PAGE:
Instead, the group of friends did what they always do — share a few laughs.
    Frequent quips were made regarding just how long Callaway had been a member of the Snook Pack — some say he started in 1898, others believe it was the day after the Peace of Paris signing (1783).
    Callaway actually formed the conglomeration of gentlemen shortly after moving to Statesboro in 1959.
    The men also shared tales and occasionally slandered one another’s name — most of the good-natured name-calling was more fit for Coach Russell on a football field than in a newspaper.
    Another member noted the Snook Pack is the only club one can join and immediately become an honorary pallbearer; despite the fact that no one in the group can lift much of anything, someone said back.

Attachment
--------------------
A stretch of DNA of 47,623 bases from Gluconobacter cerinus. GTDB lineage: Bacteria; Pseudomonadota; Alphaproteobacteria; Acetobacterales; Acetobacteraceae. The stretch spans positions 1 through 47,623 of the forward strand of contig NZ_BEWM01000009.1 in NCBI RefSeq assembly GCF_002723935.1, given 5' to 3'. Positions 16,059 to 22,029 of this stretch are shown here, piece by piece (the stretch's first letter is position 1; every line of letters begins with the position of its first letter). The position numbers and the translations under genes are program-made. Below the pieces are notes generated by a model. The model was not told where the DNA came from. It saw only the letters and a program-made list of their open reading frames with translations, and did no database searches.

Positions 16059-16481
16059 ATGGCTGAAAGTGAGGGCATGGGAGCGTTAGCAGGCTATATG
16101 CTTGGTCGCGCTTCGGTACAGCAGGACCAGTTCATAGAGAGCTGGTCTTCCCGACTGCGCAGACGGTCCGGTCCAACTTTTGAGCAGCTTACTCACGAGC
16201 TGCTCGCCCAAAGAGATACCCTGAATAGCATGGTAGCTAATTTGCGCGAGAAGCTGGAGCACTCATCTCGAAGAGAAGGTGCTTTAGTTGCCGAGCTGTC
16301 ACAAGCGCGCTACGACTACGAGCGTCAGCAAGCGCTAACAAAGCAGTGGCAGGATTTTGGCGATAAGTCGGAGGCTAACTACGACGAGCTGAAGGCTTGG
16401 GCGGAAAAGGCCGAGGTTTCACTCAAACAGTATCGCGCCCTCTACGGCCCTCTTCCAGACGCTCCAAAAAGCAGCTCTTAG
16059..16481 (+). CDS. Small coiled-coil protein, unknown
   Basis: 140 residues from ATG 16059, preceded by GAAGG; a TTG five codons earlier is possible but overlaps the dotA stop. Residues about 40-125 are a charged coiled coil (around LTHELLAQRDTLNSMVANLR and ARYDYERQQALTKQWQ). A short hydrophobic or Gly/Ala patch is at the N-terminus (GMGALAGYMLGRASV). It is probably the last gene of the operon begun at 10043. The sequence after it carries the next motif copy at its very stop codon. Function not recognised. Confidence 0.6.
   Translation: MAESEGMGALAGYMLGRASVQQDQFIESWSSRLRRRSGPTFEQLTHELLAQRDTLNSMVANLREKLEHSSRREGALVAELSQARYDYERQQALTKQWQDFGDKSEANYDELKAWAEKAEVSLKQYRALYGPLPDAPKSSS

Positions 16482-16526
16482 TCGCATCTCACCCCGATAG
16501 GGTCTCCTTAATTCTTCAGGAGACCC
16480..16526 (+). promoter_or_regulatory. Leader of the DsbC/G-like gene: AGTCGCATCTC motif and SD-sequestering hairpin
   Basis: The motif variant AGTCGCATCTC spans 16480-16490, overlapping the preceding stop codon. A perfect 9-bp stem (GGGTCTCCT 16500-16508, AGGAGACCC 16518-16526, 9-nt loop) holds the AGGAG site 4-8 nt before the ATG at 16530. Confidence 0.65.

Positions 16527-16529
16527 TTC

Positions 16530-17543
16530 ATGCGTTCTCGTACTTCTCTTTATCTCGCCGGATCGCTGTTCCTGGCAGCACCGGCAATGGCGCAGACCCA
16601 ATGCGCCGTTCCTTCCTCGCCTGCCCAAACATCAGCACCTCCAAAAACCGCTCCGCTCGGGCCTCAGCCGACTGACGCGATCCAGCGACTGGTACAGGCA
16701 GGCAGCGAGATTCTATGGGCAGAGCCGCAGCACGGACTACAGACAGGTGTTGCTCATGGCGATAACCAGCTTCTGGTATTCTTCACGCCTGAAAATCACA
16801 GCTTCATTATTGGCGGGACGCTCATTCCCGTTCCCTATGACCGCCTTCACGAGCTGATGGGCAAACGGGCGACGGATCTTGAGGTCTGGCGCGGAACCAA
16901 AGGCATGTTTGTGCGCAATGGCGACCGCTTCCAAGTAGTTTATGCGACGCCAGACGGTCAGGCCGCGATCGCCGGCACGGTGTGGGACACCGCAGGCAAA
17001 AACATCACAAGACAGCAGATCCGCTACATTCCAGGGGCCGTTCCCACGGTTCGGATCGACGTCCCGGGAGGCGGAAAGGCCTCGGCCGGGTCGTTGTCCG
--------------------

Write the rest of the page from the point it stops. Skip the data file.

And when the time came, the group prepared to disband like it had hundreds of times before.
The Dice Game
    The Pack began a complex dice-rolling tournament that members created many years ago to determine what poor fellow would pick up the tab and tip.
    One after another the men took turns rattling six dice around in an old leather cup — used since the game’s inception — and spilling them out onto the table.
    Each recorded their result — whether a measly pair of ‘twos’ or unbeatable six ‘sixes.’
    Eventually, men were eliminated from the competition in the multi-round affair by virtue of their fortunate rolls.
    The competition continued until just two men remained.